Directed by Dominic Sena and starring lead actors such as John Travolta and Halle Berry along with a cameo role from Vinnie Jones ever the hard man Swordfish is a concoction. It blends a number of features such as BIG visual effects, BIG bangs and an even bigger plot, unfortunately though for both the creators and the audience this cocktail does little to stick in the mind.
John Travolta plays a megalomaniac who is intent on saving the residents of the USA from terrorists trying to shatter the American dream – and he is prepared to do it by any means possible. Who would set up this explosive anti-terrorism system but an ex-president. If they find a terrorist then John Travolta has them killed, blow up their means of terrorism, frighten countries into submission – harbour an anti-US terrorist and have your capitol city nuked.
How does Halle Berry feature in this? She plays Travolta’s sexy assistant, used to recruit Hugh Jackman’s character, Stanley Jobson. A man so feared by the authorities that he is ranked as the world’s best hacker, and the terms of his parole read that should he even touch a computer he goes back to jail.
But why need a hacker if you are just going to nuke half the Middle East? To get the funds to buy the weapons from Siberia of course – and if you buy 5 warheads you get a discount. Jobson wants his daughter back, but it has been ruled by the courts that he is not even allowed to talk to her. So he needs some money to be able to hire a good lawyer and in typical Hollywood style he is offered $100 000 just to talk to the unknown boss but if someone is offering you that much money to hold a conversation then there isn’t that much chance of you getting away very easily. Jobson is needed to hack into a CIA system and transfer a couple of Billion dollars, sitting in the Operation Swordfish bank account – seemingly forgotten about since it was made from a number of companies set up by the CIA as a front to catch some drug smugglers.
As you can probably guess the good guy has no choice but to help out Travolta when his daughter is taken hostage. But is Travolta the bad guy? Or is it OK to protect the freedom of your nation at any cost and by any means possible? Something that the viewers are to decide themselves, a philosophical point which the director could so easily have expanded on and kept this promising movie in the minds of his audience. This picture has more effect only when you start thinking about it’s content – not something that Hollywood encourages you to do anymore.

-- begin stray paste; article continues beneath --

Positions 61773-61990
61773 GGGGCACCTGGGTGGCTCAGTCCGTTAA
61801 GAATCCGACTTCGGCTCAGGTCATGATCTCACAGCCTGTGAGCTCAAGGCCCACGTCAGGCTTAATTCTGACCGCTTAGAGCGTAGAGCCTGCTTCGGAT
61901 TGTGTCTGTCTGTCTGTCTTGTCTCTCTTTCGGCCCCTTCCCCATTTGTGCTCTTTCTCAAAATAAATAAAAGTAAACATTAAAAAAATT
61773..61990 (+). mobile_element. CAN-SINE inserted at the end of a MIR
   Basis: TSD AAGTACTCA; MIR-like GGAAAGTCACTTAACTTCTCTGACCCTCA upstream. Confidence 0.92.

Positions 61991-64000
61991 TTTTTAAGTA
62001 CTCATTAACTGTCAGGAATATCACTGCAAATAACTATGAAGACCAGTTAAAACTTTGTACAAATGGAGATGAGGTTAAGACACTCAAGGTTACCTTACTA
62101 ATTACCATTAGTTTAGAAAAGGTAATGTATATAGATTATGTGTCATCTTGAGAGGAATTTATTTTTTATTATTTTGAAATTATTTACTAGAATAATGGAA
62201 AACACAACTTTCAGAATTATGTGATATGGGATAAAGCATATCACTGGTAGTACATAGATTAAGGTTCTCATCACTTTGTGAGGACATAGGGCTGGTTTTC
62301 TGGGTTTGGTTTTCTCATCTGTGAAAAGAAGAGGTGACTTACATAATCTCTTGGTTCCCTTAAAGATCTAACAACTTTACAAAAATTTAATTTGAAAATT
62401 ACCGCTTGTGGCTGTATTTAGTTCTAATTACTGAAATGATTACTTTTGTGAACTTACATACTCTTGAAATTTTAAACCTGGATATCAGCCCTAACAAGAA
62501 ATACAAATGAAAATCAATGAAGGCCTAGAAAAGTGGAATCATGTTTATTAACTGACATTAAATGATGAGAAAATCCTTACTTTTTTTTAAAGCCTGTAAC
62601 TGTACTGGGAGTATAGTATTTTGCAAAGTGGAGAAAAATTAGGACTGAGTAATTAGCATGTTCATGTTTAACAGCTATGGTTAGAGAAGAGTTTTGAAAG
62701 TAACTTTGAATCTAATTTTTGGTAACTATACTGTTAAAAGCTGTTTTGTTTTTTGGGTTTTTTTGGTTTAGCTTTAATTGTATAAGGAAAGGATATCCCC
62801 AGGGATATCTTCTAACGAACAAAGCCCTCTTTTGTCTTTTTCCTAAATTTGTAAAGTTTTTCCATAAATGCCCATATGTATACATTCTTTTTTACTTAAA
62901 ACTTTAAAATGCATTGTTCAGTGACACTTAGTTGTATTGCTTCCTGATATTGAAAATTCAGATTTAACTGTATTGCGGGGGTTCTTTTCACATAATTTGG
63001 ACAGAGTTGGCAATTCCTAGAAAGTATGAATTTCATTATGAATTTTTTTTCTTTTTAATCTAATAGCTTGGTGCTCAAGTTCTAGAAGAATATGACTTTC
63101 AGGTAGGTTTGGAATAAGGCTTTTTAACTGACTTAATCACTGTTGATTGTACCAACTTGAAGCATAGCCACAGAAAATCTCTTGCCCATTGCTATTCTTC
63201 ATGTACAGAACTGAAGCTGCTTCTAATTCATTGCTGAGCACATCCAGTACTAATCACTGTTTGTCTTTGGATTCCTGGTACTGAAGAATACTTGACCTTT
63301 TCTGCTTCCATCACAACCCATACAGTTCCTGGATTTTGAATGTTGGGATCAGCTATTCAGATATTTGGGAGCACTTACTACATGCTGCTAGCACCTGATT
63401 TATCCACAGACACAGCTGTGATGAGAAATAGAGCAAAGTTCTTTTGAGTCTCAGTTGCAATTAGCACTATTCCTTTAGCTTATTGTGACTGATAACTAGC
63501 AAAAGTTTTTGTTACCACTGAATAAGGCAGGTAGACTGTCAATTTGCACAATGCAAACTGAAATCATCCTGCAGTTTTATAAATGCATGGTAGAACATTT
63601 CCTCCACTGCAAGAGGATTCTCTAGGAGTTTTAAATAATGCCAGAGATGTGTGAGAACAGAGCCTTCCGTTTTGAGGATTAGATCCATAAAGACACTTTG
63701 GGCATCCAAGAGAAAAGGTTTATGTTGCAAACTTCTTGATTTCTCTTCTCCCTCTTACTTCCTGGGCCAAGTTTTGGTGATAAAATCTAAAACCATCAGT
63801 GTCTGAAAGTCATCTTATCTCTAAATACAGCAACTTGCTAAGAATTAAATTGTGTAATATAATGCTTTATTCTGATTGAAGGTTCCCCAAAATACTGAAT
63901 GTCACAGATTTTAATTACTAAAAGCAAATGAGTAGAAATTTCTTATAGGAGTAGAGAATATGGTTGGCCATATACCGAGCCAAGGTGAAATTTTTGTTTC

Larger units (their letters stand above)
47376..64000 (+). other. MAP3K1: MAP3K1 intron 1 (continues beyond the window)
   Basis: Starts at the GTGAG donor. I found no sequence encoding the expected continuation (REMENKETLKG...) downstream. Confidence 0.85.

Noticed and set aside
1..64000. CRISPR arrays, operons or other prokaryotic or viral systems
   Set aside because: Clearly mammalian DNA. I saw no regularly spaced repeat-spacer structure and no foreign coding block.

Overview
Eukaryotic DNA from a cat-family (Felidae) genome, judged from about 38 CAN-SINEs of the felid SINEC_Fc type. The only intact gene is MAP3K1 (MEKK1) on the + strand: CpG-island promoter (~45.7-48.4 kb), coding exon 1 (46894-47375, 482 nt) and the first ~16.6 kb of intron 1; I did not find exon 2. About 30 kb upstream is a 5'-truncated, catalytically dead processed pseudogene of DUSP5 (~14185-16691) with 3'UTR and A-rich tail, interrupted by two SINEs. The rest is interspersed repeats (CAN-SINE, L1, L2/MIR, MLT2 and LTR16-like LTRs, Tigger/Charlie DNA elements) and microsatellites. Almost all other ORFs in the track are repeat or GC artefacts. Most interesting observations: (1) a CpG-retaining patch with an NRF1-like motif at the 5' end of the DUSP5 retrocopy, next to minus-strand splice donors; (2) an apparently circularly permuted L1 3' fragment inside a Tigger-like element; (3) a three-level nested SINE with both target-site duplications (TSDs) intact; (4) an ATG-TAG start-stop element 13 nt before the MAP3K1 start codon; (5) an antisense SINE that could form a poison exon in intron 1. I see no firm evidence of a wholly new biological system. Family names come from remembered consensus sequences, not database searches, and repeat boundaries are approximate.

For a film that could end satisfactorily at so many points, why must it go on and leave you with either a very poor cliffhanger end – or a rushed change in the script. A story which is cleverly written, with more twists than Hampton Court maze just lacks that slight polish it deserves. What the eyes see and the ears hear the mind believes Travolta tells Jackman, and it is shown as we see the helicopter supposedly holding the mad man shot down as it flies away from the roof top just to be shot down by Jackman firing a Rocket Propelled Grenade at it. However it wouldn’t be a film without the once washed up Pulp Fiction star surviving – because he wasn’t in the chopper simply to go on and kill al the naughty terrorists in the 30 seconds before the closing credits.
Well in this film the eyes do see and the ears hear but the mind just wont believe thanks to blatant computer generated visuals (such as a Bus crashing into the 30th floor of a sky scraper in downtown Los Angeles after being taken airborne by a freight helicopter to escape chasing police) and a thoroughly wasted plot. A film worth seeing – should it be on television or your looking for something unusual to rent, but it is advisable not to buy this motion picture unless you see it at a very good price or you are a big fan of the genre.